How does this feed your soul?
I love volunteering with such radical people and supporting our local community by providing a welcoming, accepting space to people of all color, sexual orientation, religion, gender, and walk of life.

Boneshaker and the phenomenal people involved keep my mind open, challenging me to think critically in a wold that often praises the easy road. Boneshaker has become an oasis for me when life gets busy. The smell of books and the soft lighting from the paper lanterns soothe me. Plus we have a KILLER kids section!

Because of its open door policy, Boneshaker has become a haven for many people in the community. Our free meeting space makes it possible for groups to have a space to gather. Our anarchist-leaning literature sparks conversations, asks questions, and inspires. Our zine collection supports and spotlights local artists. In the six years it’s been open, Boneshaker has become a crucial part of the community.


How can others get involved?
Boneshaker Books is always looking for new volunteers, so if you want to be part of a radical, super cool book community and maybe make some new friends, fill out an application! Volunteering too much of a commitment? No worries, we always accept donations! Or you can always stop by for a good book, excellent music, and sparking conversation. Our door is always open!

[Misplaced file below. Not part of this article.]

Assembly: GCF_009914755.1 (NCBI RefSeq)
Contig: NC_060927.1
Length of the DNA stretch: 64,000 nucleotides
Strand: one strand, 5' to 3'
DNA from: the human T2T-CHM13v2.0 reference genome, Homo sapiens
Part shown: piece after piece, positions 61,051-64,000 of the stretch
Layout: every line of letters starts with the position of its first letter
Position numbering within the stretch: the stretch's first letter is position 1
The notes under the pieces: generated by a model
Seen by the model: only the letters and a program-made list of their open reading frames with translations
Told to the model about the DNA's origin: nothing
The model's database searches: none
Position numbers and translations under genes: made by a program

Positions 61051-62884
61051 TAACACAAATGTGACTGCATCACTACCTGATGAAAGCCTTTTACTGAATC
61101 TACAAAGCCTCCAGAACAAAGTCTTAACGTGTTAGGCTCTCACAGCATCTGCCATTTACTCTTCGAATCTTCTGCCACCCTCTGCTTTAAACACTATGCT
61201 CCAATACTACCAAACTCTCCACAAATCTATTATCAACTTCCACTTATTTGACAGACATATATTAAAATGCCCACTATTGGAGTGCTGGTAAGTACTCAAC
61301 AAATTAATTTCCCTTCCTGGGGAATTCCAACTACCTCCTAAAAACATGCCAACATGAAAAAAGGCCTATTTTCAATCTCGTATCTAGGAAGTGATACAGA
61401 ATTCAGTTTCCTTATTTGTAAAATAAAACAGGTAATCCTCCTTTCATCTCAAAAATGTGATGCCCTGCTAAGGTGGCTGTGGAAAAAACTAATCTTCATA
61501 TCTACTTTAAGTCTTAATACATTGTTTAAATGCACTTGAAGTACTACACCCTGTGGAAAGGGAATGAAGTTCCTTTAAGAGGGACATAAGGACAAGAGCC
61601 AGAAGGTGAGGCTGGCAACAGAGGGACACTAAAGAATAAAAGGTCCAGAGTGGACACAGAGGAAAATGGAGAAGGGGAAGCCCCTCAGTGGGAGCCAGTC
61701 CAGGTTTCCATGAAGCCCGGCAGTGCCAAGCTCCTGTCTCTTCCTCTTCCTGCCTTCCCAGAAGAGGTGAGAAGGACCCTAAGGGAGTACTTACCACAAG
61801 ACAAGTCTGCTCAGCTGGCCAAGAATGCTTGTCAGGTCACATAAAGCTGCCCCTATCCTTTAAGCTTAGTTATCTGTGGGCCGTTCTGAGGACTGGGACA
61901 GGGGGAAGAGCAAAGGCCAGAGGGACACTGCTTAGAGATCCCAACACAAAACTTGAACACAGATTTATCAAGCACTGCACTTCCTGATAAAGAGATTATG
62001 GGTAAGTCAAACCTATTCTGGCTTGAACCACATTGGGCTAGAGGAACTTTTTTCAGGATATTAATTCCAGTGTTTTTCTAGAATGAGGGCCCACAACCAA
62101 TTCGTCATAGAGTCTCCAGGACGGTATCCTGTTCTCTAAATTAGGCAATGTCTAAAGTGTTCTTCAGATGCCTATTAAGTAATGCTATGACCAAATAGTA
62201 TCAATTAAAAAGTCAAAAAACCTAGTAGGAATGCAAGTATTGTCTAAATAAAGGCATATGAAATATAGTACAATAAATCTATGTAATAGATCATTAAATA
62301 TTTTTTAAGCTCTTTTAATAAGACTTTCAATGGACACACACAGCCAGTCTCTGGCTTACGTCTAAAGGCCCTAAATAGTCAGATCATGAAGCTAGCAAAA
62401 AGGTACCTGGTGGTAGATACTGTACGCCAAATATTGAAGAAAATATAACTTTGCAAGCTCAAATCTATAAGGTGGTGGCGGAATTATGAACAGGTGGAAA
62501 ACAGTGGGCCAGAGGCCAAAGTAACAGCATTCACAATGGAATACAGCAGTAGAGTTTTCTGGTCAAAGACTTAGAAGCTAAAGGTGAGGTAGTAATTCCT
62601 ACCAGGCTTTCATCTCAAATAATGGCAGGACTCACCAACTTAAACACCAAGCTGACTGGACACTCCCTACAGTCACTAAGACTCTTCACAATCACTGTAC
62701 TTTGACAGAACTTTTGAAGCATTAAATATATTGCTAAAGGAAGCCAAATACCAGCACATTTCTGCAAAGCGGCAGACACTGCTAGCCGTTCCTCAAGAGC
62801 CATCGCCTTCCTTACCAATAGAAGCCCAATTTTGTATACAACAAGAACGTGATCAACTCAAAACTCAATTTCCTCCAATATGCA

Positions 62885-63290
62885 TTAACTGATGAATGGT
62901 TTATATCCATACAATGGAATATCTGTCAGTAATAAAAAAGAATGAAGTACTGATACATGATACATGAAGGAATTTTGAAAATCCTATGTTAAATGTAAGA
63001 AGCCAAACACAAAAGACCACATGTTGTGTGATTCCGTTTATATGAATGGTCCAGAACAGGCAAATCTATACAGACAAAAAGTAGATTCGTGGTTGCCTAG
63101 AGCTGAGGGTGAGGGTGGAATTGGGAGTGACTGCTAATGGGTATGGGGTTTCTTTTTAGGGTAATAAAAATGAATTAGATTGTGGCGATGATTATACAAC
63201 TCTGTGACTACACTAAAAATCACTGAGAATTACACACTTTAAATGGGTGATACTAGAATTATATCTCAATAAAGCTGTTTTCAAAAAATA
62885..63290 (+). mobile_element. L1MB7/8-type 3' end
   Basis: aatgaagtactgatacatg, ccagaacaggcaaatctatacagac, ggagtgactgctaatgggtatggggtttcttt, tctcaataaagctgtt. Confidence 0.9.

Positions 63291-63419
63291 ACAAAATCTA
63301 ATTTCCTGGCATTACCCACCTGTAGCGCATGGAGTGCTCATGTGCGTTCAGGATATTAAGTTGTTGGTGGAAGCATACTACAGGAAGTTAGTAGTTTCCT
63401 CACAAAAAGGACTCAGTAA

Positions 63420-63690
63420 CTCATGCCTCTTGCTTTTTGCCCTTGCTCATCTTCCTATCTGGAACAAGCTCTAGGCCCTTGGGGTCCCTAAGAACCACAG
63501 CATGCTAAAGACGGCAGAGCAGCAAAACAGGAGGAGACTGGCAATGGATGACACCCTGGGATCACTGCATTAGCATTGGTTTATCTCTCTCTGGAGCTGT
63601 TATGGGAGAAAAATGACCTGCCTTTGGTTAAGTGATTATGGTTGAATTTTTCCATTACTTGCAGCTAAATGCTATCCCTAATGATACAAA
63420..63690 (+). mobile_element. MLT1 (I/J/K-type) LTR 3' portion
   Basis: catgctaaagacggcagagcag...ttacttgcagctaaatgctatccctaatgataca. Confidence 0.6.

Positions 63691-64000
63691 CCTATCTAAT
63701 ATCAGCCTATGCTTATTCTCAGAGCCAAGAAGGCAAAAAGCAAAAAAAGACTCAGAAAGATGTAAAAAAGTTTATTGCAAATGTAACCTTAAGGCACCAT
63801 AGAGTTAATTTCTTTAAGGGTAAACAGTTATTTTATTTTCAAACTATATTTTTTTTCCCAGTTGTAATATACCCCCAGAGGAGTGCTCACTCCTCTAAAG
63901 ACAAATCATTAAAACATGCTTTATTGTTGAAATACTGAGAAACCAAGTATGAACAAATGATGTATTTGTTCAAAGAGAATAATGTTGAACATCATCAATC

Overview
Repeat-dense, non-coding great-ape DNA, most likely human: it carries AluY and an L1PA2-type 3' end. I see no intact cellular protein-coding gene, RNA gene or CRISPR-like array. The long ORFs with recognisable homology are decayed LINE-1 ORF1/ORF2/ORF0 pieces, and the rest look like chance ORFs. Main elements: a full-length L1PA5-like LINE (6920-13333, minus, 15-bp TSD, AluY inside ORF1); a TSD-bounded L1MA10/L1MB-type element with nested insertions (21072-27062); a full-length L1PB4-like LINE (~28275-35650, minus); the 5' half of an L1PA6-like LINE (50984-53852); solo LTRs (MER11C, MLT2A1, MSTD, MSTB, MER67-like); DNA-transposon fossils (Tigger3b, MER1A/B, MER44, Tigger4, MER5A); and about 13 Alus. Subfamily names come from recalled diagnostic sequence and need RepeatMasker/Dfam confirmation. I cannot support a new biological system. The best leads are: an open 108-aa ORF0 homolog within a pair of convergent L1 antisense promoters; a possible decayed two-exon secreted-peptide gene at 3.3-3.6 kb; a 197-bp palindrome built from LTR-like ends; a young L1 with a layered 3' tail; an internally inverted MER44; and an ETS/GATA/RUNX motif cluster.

“If you’re paying attention to the world around you, you’ll see someone that could use a little pick me up.  I think most of us see it every day, but what if each of us would actually act on that every day?”

screen-shot-2016-12-02-at-12-58-23-pmWrapping gifts for an adopted family with coworkers  

How do you make the world a better place?

Warmth for the Young:
I know someone that works in the school system.  They had kids walking to school in tee shirts in December.  I had plenty of friends that had coats hanging in closets that could be put to good use.  The first year, we maybe got 20 coats.  Last year, I repeated it and was able to give 50+ coats AND gloves, hats, and winter boots- into the school system for kids who could really use them.  We’re in the process of collecting again for year three.

(A different kind of) Warmth for the Old: